By Taylor Ey
Did the District Court Err in Granting Defendants’ Motion for Summary Judgment for Plaintiff’s Discrimination and Retaliation Claims Brought Under Title VII of the Civil Rights Act of 1964 and 42 U.S.C. § 1981?
On May 13, 2015, the Fourth Circuit issued its published opinion in the civil case of Boyer-Liberto v. Fontainebleau Corp. Plaintiff Reya Boyer-Liberto was previously employed at Defendant Fontainebleau Corp., as a hostess at a restaurant in the Clarion Resort Fontainebleau Hotel. At district court, Defendant submitted a motion for summary judgment, which the district court granted because Plaintiff’s evidence of offensive conduct, two conversations with a coworker, was too vague to support her claims of discrimination and retaliation under Title VII of the Civil Rights Act (“Title VII”) or 42 U.S.C § 1981. The Fourth Circuit, in a split decision, affirmed the district court’s decision to grant Defendant’s motion for summary judgment.
The Facts Were Insufficient to Demonstrate a Discriminatorily Hostile or Abusive Environment
To find a hostile work environment as prohibited by Title VII and 42 U.S.C. § 1981, a plaintiff must show that the workplace is “permeated” with discriminatory insult, that the discrimination alters the conditions of the work environment and the discrimination creates an abusive working environment. Plaintiff only provided two examples demonstrating discriminatory insult. In both cases, each on consecutive days and with the same coworker, Plaintiff was in a conversation, where she was called a “porch monkey,” a severely insulting and racially derogatory name. However, the Fourth Circuit explained that these two instances are isolated: Together they do not demonstrate that any one else made hostile statements towards her, or that this same employee made more of the same kind of statements. Thus, the Fourth Circuit concluded unanimously that the Plaintiff did not demonstrate a hostile work environment under Title VII or 42 U.S.C. § 1981.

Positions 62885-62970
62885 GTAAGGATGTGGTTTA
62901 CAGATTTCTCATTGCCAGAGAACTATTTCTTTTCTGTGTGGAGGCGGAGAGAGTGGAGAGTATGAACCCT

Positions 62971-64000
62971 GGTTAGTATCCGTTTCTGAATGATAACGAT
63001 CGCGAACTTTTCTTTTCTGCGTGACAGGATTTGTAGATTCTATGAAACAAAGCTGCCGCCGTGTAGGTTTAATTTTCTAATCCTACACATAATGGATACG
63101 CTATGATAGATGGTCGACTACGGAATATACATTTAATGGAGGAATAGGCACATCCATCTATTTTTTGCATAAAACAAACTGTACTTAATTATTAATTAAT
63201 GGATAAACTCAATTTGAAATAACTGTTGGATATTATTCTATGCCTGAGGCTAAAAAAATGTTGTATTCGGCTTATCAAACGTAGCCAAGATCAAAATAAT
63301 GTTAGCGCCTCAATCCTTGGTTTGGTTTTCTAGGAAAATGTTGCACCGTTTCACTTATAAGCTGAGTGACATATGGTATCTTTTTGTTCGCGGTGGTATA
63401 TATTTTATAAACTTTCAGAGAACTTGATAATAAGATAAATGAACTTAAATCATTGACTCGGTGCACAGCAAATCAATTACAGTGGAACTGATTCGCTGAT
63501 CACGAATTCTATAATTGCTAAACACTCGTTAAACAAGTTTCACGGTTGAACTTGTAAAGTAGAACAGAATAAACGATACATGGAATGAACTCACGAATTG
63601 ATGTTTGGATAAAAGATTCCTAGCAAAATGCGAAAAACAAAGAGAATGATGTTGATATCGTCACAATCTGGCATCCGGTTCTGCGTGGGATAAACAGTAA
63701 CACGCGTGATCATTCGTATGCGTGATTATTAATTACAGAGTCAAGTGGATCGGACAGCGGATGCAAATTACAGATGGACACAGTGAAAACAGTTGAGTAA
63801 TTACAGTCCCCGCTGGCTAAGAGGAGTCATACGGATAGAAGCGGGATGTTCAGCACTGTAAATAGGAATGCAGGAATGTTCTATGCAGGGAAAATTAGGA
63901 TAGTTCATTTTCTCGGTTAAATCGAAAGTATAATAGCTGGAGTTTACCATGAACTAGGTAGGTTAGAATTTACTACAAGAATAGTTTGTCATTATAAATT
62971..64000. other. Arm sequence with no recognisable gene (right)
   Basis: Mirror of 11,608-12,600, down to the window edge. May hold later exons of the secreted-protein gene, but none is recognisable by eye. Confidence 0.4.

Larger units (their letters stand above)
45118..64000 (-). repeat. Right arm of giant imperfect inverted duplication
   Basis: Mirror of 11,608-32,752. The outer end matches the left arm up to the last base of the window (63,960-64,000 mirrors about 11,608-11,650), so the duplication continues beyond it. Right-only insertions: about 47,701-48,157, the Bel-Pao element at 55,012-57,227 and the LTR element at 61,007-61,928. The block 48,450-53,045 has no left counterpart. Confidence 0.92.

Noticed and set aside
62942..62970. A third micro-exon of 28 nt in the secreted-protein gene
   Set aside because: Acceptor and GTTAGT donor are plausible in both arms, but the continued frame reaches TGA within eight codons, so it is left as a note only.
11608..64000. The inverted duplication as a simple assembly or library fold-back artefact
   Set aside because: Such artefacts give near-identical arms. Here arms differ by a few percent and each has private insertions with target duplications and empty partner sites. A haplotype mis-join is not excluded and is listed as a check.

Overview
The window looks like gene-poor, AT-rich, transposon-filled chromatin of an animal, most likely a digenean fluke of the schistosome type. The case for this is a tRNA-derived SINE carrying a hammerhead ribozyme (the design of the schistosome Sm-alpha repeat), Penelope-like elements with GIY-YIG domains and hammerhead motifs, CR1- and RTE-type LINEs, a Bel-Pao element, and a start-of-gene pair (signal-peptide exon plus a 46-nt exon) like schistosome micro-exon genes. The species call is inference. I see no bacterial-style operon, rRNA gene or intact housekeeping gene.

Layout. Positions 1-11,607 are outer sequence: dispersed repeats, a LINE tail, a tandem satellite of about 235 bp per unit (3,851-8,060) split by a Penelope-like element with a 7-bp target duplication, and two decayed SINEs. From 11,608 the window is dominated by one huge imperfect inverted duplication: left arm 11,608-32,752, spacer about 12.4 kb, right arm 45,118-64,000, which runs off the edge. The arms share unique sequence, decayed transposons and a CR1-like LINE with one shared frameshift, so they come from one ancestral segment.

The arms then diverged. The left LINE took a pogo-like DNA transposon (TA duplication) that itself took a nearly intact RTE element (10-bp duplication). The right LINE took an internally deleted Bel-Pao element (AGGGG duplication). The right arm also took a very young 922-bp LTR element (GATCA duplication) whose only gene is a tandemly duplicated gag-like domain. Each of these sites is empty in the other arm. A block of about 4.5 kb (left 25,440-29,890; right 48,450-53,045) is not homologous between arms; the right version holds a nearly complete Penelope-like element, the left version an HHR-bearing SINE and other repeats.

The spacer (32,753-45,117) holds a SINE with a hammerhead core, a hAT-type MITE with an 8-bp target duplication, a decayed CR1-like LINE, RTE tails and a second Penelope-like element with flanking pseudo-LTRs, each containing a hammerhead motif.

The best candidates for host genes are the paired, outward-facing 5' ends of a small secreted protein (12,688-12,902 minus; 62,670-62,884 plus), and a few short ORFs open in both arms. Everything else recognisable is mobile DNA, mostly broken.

The Facts Were Insufficient to Demonstrate That Plaintiff Had an Objectively Reasonable Belief That She Was Being Subjected to Unlawful Harassment
To demonstrate retaliation, a plaintiff must how that she “responded to an employment practice that she reasonably believed was unlawful.” In this case, Plaintiff provided two examples where a coworker, who she later found out was a restaurant manager, called her a derogatory name. The Fourth Circuit majority thought it was unlikely that Plaintiff would have an objectively reasonable belief that she was being unlawfully harassed because Plaintiff mistook the speaker for a coworker. Further, the fact did not lead the majority to believe that this was the type of situation that would “ripen” into a hostile environment because both incidents were isolated. Thus, the Fourth Circuit, split 2-1, concluded that Plaintiff did not demonstrate an objectively reasonable belief required for a retaliation claim under Title VII or 42 U.S.C. § 1981.
The Fourth Circuit Affirmed the District Court’s Decision
Because the facts in the record, taken in the light most favorable to the non-movant, did not provide sufficient evidence such that a reasonable juror could find that Plaintiff was working in a hostile work environment or that Plaintiff had an objective believe that she was subjected to unlawful harassment, the Fourth Circuit affirmed the district court’s decision granting Defendants’ motion for summary judgment.
The Chief Judge Dissented in Part as to the Retaliation Claims
The Chief Judge authored a dissent, explaining that he agreed with the dissent in the case relied upon by the majority, Jordan v. Alternative Resources Corp., 458 F.3d 332 (4th Cir. 2006). In Jordan, Judge King described that the majority’s narrow interpretation of “what constitutes a reasonable belief” that a violation of Title VII is occurring is a “Catch-22 situation.” As the law currently stands under Jordan, the employee can either choose to report the behavior, and risk losing her job, or continue working in the hostile environment, and lose her dignity. Under the facts in this case, the Chief Judge stated that Plaintiff could have reasonably believed that the coworker’s conduct was actionable. Thus, the Chief Judge respectfully dissented, and would have reversed the grant of summary judgment on Plaintiff’s retaliation claims.